Perhaps most importantly, both the D.C. and Atlanta attorneys built a robust record at the administrative hearing level. In both cases, a key part of that record was the testimony of a domestic violence expert who gave context to L.S. and E.C.’s actions and explained how abuse and fear affect a victim’s decision making.
Each of these advocacy stories is interesting on its own terms, but when read together, they paint a rich picture of the diligent advocacy that legal aid programs take to improve the lives of their clients and others in similar situations. Economic independence is often necessary for someone who has experienced domestic violence to escape the situation. Making unemployment insurance available to support survivors if the violence follows them to work can help them avoid having to choose between their safety and their economic well-being.
This past summer officially marked the fourth year of recovery following the 2007-09 recession, dubbed a “mancession” by some. Men lost more jobs during the recession, both in terms of absolute numbers and percent reduction in employment, and now, in the fourth year of recovery, women are gaining jobs lost back at a faster rate than men. A recent report by the Institute for Women’s Policy Research (IWPR) shows that, as of June 2013, women have regained nearly all of the jobs that they lost in the recession, while men are still struggling to catch up. At first glance, this may sound like good news for women’s employment and gender equality in the workforce. But a closer look at the areas in which men and women have gained and lost jobs in the years following 2007 reveals that the United States still has a long way to go before we can declare that women are equal to, let alone outperforming, men in the job market.
The primary reason that men were hit harder during the recession is that men are more highly concentrated in industries such as manufacturing and construction, which suffered the greatest job losses during those years. These industries have experienced slower recoveries, as well, which accounts for the fact that men have yet to gain back about 30 percent of the jobs that they lost in the recession. Industries where women are disproportionately represented, such as education, healthcare, leisure, and hospitality, however, fared relatively well. The education and health sectors in particular have expanded in the intervening years, adding over 1.6 million jobs since June 2009, 1.1 million of which went to women. It is important to consider, however, that much of the job growth that has benefitted women since the recession has been focused primarily in low-wage, low-security positions in hotels, restaurants, retail, education, and home health. And overall, more men are still employed than women: 76.2 million men as opposed to 67 million women. Job segregation and the gender wage gap remain alive and well, with men and women working in different industries and even in different areas within industries, playing a big part in these unequal numbers.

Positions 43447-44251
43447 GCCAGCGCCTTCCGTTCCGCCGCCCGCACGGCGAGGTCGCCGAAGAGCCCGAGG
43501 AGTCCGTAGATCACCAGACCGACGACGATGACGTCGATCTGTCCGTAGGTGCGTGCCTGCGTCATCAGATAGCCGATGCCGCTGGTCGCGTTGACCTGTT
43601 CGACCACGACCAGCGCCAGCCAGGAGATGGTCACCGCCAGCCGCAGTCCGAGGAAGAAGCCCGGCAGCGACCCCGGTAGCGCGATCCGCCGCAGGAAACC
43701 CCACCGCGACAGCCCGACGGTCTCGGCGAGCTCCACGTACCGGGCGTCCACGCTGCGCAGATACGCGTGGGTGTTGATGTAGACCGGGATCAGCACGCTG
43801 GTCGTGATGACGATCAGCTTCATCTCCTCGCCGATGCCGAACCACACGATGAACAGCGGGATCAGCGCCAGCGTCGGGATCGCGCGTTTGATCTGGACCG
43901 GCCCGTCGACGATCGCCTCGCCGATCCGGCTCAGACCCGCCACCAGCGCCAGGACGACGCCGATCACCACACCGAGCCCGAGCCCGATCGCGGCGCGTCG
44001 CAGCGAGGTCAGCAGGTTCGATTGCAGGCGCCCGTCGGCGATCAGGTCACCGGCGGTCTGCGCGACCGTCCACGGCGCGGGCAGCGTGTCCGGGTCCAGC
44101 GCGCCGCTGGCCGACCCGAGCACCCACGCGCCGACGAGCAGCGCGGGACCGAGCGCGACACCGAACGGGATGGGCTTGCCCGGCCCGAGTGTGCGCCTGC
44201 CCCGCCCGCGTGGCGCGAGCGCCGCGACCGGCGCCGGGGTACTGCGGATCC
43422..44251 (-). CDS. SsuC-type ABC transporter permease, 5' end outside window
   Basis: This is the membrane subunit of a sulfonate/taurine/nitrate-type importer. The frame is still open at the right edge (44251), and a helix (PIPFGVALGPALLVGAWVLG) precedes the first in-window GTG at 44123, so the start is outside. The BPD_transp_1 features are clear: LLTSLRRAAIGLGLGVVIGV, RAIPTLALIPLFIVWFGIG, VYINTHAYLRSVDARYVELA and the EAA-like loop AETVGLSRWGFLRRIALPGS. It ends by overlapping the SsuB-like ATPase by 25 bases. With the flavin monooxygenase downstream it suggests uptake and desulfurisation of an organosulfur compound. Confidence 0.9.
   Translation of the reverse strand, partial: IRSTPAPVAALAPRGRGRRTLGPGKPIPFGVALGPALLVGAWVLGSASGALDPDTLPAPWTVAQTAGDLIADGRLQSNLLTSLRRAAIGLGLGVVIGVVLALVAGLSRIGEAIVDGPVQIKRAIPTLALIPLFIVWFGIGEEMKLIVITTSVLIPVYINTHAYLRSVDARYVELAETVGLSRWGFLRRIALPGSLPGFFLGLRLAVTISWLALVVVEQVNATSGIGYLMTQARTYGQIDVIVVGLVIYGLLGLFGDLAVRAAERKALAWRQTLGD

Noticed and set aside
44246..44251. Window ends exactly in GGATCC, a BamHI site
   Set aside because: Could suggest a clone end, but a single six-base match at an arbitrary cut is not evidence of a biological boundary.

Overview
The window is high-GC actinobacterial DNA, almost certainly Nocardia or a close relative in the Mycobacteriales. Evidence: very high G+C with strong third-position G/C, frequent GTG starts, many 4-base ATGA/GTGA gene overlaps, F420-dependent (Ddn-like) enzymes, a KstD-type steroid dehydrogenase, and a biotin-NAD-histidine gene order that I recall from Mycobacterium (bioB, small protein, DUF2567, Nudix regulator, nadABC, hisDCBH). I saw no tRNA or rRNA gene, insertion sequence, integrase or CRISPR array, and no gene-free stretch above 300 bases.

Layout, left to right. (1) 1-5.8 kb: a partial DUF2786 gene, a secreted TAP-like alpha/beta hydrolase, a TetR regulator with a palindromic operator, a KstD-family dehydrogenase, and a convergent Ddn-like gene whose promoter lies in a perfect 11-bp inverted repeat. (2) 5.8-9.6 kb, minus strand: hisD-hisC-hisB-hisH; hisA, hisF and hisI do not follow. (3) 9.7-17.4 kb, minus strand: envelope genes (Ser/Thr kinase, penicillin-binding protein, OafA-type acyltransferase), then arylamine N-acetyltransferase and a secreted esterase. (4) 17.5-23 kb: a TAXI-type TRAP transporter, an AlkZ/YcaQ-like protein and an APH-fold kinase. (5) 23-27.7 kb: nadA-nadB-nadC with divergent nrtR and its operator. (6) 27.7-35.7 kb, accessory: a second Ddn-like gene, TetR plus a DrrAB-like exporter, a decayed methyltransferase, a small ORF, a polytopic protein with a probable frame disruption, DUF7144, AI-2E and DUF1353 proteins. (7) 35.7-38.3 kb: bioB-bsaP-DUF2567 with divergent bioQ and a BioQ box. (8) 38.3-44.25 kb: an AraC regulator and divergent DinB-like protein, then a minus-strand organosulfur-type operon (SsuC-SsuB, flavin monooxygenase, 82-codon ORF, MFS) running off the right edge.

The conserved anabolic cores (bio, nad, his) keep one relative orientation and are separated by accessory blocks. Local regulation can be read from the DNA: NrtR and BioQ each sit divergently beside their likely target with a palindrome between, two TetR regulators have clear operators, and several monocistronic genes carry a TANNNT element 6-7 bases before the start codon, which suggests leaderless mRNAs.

Gender inequality in the workforce is nothing surprising or new: a large part of the reason that the gender wage gap persists in 2013, fifty years after the Equal Pay Act, is that women are concentrated in lower-wage industries and underrepresented in higher-paying leadership positions in almost every industry, even those that are predominantly female. Women also continue to earn less in the same occupations. Even in Boston, home to the best-educated women of any major U.S. city, women earn an average of 83 cents for every dollar that men earn. Nationally, the wage gap is even wider, at 77 cents to the dollar.
Economic recovery since the recession has not remedied these types of gendered economic inequalities. The IWRP’s report shows that while women have gained back over 90 percent of the jobs that they lost since the start of the recession, men have gained back proportionately more jobs or lost proportionately fewer jobs within each industry relative to women. Even in education and healthcare, the industries that account for much of women’s job recovery since the recession, women’s employment increased only 6.9 percent as opposed to a 10.9 percent increase for men, a 4.0 percent gender gap in job growth within these sectors. And the gender poverty gap in the United States has not decreased, but rather increased, during the recovery, with 16.3 percent of women and 13.6 percent of men living in poverty in 2012. While male poverty has decreased since 2010 despite the relatively slower recovery of male jobs, female poverty has stagnated during that time.